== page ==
Total Knock Out: SONS OF CUBA more butterfly than bee | Arts

Total Knock Out: SONS OF CUBA more butterfly than bee

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Before presenting the world premier of SONS OF CUBA at Full Frame last night, British director Andrew Lang announced he had completed the final cut just three days earlier. "You spend weeks in the editing room and you wonder if anyone's going to see it," he said, gazing out at a packed Fletcher Hall audience. By the film's completion, audience members were cheering for its three young protagonists, competing in Cuba's Under-12's boxing tournament, and hoping for a chance at future Olympic glory.

But aside from a thrilling blow-by-blow conclusion to months of agonizing training, the film focused largely on the personal relationships among the young fighters, who revealed themselves emotionally in a distinctly Cuban fashion. The boys fell asleep on each other's laps on a bus ride to the tournament, embraced each when they learned who made the final cut, cried in their mothers' (and fathers') arms, and hung their heads with sadness after defeating their opponents in the ring. In short, it wasn't the boxing film you might have expected.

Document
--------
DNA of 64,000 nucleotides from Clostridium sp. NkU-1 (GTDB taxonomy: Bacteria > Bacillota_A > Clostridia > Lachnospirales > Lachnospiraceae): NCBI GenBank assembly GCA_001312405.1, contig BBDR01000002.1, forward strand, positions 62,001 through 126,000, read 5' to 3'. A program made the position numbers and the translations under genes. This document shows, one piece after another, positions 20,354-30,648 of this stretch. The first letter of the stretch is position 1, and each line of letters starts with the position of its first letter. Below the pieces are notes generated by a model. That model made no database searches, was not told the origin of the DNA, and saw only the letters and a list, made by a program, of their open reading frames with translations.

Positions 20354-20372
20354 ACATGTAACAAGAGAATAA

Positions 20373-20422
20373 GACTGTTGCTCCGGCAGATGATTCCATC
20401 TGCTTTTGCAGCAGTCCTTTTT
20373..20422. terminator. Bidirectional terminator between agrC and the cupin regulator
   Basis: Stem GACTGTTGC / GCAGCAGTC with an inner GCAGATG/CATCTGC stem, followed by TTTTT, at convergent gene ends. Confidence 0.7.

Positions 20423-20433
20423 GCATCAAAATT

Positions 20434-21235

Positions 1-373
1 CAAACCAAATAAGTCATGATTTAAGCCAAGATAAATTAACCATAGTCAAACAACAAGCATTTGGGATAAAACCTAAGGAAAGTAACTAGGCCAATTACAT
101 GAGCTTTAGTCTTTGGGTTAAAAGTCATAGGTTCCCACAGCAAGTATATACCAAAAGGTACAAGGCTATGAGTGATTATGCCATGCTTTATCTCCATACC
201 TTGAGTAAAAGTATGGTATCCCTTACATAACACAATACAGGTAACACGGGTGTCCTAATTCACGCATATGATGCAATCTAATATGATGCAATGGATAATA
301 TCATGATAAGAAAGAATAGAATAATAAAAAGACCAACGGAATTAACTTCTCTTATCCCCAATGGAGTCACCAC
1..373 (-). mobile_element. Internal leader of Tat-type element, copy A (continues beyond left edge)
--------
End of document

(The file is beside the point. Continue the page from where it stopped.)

That sat just fine with the audience, who shared in moments of strife, and humor, under the captivating backdrop of a 50-year-old Socialist Revolution. "Were people so close because they were Socialist?" Lang said he asked his Cuban crew. No, it's simply because they are Cuban, came the definitive response. But Lang said he's still convinced it's a combination of several factors, and his film succeeded in capturing this nuance without being heavy-handed. When one boxer's father--a former boxing legend who must hacer la botella (hitchhike) to see his son compete--said his president is God, and Fidel Castro, we know he has mixed feelings about both, as he reflects on his national glory, and impoverished lot in life.

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